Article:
If you are forced to quit your job because you were suffering from illegal working conditions (such as sexual harassment or discrimination in the workplace) and your employer makes no effort to alleviate the situation for you, you may have a good claim for constructive discharge. Thus, even if you were not terminated, you can still sue for wrongful termination due to the circumstances being so intolerable, that there was no other option but to quit.

Constructive termination cases are, however, more difficult to litigate, as you will have to convince a judge or jury that conditions were so intolerable that “no reasonable person” in your situation could have continued to remain in that workplace. This is easier said than done, as many prospective jurors may disagree on how severe your situation was. Thus, you should consult with an experienced employment attorney before you quit your job.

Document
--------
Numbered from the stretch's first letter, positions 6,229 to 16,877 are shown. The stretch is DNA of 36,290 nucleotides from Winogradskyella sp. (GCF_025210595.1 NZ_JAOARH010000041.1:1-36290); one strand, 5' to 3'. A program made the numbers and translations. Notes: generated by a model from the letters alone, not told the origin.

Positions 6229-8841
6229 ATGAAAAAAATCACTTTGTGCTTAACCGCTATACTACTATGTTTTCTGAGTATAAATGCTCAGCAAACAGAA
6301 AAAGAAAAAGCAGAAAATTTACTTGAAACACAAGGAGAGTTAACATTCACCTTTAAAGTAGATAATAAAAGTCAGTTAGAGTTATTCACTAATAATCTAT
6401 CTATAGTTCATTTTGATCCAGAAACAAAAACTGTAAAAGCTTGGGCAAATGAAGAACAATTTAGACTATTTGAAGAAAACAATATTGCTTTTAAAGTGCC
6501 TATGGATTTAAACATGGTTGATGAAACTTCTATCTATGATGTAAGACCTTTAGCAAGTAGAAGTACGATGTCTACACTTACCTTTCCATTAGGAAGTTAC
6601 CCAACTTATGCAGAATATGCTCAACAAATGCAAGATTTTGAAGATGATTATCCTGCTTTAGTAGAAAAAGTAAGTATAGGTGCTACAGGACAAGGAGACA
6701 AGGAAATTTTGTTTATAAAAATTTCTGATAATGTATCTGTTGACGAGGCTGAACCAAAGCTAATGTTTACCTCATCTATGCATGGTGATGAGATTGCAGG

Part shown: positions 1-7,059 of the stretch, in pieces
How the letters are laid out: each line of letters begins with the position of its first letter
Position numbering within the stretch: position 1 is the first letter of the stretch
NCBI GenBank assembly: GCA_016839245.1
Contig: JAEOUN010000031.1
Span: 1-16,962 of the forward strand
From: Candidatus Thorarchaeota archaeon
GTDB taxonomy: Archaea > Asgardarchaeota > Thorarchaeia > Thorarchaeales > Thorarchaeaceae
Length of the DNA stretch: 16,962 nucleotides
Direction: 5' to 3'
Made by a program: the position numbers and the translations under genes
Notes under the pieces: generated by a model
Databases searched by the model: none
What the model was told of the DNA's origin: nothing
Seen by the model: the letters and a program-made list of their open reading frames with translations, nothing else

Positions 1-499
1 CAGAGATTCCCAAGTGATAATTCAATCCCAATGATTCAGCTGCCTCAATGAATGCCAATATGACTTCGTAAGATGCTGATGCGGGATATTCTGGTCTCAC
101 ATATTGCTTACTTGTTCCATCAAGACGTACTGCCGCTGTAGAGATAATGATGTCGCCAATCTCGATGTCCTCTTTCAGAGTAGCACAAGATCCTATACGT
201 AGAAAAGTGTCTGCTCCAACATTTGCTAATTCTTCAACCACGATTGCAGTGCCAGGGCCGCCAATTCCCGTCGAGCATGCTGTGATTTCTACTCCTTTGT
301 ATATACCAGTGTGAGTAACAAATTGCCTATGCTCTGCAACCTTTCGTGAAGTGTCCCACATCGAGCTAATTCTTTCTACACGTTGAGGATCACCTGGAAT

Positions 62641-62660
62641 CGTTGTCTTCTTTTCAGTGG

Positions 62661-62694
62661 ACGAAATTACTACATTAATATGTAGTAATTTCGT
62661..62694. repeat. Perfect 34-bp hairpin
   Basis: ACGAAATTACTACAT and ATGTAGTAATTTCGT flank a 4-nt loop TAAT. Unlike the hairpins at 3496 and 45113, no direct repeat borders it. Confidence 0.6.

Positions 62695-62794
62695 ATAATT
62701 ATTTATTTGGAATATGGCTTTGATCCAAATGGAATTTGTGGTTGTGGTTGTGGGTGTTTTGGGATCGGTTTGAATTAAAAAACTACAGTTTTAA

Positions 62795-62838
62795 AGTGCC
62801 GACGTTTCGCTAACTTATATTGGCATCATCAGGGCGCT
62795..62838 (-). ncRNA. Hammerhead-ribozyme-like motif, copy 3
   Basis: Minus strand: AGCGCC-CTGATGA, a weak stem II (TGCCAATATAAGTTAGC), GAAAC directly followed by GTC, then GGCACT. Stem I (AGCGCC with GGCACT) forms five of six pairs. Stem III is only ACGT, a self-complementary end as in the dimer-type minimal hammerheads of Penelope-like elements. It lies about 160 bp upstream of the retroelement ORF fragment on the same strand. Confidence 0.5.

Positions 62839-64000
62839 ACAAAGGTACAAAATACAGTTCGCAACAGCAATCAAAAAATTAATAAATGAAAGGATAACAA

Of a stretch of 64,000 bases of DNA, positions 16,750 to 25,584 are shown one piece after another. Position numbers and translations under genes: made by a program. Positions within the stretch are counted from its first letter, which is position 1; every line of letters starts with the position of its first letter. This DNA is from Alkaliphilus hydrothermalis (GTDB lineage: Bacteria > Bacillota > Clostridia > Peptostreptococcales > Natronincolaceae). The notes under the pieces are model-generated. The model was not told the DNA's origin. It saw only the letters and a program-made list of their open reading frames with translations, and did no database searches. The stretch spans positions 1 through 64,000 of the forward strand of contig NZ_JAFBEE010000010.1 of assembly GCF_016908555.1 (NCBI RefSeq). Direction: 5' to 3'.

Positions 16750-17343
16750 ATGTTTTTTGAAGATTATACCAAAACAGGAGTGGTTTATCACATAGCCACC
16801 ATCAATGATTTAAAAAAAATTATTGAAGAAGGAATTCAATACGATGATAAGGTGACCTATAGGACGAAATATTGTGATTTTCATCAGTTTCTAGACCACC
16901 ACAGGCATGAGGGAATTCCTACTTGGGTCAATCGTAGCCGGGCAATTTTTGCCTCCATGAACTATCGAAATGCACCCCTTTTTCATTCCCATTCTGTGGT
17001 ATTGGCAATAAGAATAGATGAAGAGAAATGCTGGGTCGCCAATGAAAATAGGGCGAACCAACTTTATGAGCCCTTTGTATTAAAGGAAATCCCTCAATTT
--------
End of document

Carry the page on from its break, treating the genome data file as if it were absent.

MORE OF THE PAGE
Does My Employer Have To Give Me A Reason For My Termination?

Usually, no. California is an ‘at-will’ state (see above for that definition), therefore, an employer does not need to give a reason before firing you.

 

What Kind Of Damages Can I Get For A Wrongful Termination Case?

Usually, you can seek both compensatory damages and punitive damages, which are awarded at trial.

Like the name implies, Compensatory damages are meant to compensate for your lost income, benefits, and any emotional distress you may have suffered and will continue to suffer into the future. As such, a jury will usually award four items as part of compensatory employment damages: (1) Past lost wages and benefits, (2) Future lost wages and benefits, (3) Past emotional distress and (4) Future emotional distress.